Career Tech Bills Work Their Way Through House
December 20, 2017
Schools with teaching shortages could bring in licensed professionals to teach career-tech courses in their area of expertise, under the flagship bill of a five-bill package designed to get more skilled trades graduates into Michigan’s workforce.
HB 5141, sponsored by Rep. Bronna Kahle (R-Clinton), was the most controversial piece of the Career Pathways bills, which ran up against Democratic lawmakers who were concerned about the watering down of teaching standards.
But Rep. Roger Hauck (R-Mt. Pleasant) said he’s run into instances where the registered teachers don’t exist to teach the types of skilled trades courses today’s industry leaders are looking for.
“We need to do something to get these kids in the pipeline because I’ve talked to a lot of manufacturers. We lower taxes and loosen regulations, but if they can’t find the workforce, they’re not going to Michigan,” Hauck said.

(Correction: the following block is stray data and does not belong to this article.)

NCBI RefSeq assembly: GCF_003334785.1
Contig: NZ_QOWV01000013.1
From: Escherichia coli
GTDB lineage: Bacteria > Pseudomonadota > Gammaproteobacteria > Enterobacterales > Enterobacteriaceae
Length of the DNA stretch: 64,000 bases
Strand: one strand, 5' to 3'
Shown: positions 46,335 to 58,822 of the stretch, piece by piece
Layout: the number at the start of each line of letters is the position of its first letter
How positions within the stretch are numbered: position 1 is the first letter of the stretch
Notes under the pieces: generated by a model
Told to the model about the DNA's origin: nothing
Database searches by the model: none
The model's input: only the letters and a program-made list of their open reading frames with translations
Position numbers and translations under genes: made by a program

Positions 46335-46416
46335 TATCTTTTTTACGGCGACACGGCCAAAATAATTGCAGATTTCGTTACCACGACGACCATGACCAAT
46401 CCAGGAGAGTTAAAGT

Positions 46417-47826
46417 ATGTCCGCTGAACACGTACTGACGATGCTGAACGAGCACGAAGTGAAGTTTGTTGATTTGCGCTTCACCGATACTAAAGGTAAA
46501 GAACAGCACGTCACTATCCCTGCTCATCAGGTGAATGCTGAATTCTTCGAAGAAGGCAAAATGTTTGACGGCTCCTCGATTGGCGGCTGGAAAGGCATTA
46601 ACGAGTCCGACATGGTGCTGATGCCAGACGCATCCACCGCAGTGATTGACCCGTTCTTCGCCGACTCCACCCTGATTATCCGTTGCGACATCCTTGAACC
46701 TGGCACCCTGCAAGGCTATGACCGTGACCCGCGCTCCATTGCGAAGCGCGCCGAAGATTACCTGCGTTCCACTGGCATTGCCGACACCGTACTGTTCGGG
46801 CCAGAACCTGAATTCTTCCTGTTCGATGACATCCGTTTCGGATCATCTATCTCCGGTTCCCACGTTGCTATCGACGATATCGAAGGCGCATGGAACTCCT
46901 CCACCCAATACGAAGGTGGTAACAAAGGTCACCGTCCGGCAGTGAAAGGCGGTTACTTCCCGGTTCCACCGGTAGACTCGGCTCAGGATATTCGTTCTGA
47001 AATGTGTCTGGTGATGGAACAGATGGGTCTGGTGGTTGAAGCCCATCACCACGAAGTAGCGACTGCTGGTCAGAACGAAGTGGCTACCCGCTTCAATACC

That may be so, but Rep. Leslie Love (D-Detroit) and others argued that qualified teachers need to be put in front of students and “rushing forward” with legislation isn’t a “thoughtful and purposeful way” to accomplish that.
“Working to make sure all our students have access to qualified teachers is very important. Our students deserve more, they deserve the best and this is not it,” said Rep. Erika Geiss (D-Taylor).
HB 5141 passed the House, 61-49. Rep. Sue Allor’s (R-Wolverine) HB 5140, which creates a high school pupil directory for representatives of proprietary schools, community colleges
Also, schools would need to adopt a model program for career exploration (HB 5139) and job readiness under the bills. And, teachers could use time spent with local employers or tech centers to count toward their professional teacher certificate renewal (HB 5145).
“The overwhelming bipartisan support for the bills today shows that Michigan is coming together to lead the nation in developing talent